Analysis Of Still I Rise By Maya Angelou

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Maya Angelou, born April 4, 1928 in Missouri, was a Civil Rights poet and activist and was an inspiration to many. Maya Angelou served as a voice during the Civil Rights Movement as she showed the brutality of racism, highlighted in her poem, “Still I Rise.” “Still I Rise” is written towards the white oppressors as Maya shows her defiance in overcoming their oppression and speaking up for a change.
Maya Angelou lived an eventful life that inspired the themes of many of her poems. Maya Angelou wrote six autobiographies and many poems throughout her life all inspired by life events. Angelou didn’t fall in love with reading and writing until she experienced her first obstacle in life that caused her to fall head first into the literary world.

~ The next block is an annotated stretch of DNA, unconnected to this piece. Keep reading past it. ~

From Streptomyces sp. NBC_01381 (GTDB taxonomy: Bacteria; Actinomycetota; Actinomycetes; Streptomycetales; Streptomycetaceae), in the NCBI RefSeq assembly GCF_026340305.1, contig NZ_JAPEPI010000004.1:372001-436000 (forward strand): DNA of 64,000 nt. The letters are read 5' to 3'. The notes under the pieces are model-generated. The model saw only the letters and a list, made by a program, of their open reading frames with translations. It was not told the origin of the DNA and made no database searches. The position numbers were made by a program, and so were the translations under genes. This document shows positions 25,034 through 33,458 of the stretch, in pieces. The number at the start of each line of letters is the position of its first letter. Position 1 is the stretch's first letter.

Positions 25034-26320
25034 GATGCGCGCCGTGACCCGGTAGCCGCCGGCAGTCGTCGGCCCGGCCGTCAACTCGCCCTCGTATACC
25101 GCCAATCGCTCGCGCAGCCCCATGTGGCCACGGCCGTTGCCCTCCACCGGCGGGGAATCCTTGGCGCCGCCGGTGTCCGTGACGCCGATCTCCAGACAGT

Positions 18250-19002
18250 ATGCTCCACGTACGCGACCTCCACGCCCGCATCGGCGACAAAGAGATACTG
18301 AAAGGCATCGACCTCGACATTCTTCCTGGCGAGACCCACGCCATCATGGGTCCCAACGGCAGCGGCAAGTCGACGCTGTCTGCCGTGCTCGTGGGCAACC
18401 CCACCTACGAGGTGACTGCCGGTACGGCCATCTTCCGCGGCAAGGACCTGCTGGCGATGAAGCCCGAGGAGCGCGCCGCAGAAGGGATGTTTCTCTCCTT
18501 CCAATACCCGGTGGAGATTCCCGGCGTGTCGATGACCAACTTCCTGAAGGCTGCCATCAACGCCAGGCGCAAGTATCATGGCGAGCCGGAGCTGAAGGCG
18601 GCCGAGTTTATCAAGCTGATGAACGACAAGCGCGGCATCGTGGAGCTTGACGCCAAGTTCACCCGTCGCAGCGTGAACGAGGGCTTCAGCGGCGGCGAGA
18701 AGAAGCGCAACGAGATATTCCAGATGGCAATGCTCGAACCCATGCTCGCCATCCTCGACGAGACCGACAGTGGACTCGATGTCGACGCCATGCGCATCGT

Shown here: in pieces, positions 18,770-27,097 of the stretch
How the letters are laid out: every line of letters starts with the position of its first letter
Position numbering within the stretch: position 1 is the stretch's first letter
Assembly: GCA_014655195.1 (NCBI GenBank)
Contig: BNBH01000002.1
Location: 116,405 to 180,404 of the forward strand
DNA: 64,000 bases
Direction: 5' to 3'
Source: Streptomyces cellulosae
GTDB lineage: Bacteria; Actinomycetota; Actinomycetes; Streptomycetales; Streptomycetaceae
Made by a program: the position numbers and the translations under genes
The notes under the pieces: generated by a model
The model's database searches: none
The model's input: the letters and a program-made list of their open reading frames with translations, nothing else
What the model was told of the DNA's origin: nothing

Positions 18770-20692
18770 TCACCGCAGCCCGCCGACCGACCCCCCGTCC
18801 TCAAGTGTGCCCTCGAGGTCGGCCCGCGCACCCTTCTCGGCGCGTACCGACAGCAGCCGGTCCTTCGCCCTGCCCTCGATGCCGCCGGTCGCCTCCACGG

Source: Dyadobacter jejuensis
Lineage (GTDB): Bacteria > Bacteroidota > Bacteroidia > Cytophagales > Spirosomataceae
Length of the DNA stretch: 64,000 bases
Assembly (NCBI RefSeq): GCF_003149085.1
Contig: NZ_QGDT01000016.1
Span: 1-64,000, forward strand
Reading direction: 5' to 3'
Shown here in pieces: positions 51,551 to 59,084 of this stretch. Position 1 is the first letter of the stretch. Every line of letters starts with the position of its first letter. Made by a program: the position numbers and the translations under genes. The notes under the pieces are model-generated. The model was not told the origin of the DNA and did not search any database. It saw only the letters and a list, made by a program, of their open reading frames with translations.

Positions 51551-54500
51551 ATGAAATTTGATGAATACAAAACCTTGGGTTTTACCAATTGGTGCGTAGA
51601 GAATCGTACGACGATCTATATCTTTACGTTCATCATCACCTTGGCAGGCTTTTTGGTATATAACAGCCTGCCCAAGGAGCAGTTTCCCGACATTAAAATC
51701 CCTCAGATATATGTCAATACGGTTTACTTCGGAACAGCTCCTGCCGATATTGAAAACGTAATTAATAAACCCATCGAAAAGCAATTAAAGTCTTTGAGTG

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However as the poem goes on, her stanzas highlight how she overcame oppression and made a difference for a change. Maya references the hate African Americans faced; “You may kill me with your hatefulness, but still, like air, I’ll rise.” (23-24). Maya depicted exactly how every African American felt during the 1960’s and put a voice behind it to make a change. With that line especially, despite facing despair and humiliation, she’s showing her strength in not surrendering. Maya Angelou shows the determination of many African Americans; “Bringing the gifts that my ancestors gave, I am the dream and the hope of the slave.” (40-41). Maya shows the drive to make a change by including how her ancestors faced slavery and how she is driven to make a change for them. Maya explains she is the dream and hope of the slave, meaning she is the one who can make a change for those who couldn’t; “Out of the huts of history’s shame, I rise. Up from a past that’s rooted in pain. I rise.” (30-34). Despite all the obstacles African Americans had faced throughout the years, Maya Angelou gave them hope for the future and a voice for

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